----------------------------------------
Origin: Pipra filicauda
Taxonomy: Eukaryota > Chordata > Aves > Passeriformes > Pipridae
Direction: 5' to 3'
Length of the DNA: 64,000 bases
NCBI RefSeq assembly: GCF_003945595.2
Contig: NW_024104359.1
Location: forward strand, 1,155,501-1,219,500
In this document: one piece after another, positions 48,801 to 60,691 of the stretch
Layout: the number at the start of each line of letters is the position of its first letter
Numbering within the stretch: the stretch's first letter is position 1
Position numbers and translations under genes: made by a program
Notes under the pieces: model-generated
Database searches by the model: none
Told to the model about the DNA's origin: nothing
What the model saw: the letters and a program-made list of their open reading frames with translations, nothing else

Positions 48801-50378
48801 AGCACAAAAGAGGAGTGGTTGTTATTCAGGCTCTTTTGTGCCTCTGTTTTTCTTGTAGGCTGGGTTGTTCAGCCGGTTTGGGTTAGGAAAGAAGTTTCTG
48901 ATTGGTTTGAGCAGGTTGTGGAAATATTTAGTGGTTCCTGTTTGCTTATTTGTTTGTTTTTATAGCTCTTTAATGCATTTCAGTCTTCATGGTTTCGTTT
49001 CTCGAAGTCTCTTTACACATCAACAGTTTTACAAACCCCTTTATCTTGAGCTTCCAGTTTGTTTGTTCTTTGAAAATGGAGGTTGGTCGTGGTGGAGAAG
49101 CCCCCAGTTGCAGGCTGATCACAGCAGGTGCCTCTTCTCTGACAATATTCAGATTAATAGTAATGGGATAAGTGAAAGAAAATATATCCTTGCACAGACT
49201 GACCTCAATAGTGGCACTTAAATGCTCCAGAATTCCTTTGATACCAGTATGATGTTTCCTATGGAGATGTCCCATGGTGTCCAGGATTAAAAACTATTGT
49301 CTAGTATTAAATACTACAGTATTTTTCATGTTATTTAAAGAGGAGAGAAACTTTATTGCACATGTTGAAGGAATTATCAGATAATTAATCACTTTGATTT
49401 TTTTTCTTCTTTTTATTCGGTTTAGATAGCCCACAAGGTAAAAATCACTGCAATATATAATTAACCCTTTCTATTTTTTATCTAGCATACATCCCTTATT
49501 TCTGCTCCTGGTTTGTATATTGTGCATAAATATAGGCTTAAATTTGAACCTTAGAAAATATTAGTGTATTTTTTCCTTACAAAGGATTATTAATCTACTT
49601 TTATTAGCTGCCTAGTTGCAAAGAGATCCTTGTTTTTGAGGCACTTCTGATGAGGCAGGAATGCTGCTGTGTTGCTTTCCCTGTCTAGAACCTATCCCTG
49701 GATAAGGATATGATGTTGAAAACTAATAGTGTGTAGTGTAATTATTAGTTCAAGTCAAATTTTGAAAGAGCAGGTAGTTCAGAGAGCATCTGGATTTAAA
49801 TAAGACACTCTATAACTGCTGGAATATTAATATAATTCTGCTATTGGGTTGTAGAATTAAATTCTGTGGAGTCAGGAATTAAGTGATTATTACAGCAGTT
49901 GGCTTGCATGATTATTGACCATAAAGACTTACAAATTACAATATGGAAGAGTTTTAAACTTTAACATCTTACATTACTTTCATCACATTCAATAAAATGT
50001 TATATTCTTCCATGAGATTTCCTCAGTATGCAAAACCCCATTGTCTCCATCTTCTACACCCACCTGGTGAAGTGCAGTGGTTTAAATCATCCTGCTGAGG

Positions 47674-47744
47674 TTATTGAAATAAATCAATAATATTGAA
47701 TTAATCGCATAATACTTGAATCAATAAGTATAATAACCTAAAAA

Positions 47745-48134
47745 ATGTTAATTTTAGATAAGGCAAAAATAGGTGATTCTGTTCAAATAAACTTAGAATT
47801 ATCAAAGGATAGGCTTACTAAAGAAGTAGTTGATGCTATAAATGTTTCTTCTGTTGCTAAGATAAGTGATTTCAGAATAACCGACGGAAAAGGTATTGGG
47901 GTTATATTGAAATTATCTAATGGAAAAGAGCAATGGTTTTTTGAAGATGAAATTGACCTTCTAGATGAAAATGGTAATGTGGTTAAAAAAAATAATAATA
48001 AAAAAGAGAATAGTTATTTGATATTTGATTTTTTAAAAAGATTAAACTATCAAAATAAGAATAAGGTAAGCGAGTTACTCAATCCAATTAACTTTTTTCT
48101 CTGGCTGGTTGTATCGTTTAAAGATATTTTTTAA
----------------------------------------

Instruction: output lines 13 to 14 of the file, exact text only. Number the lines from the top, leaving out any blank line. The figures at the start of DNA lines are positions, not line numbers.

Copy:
Database searches by the model: none
Told to the model about the DNA's origin: nothing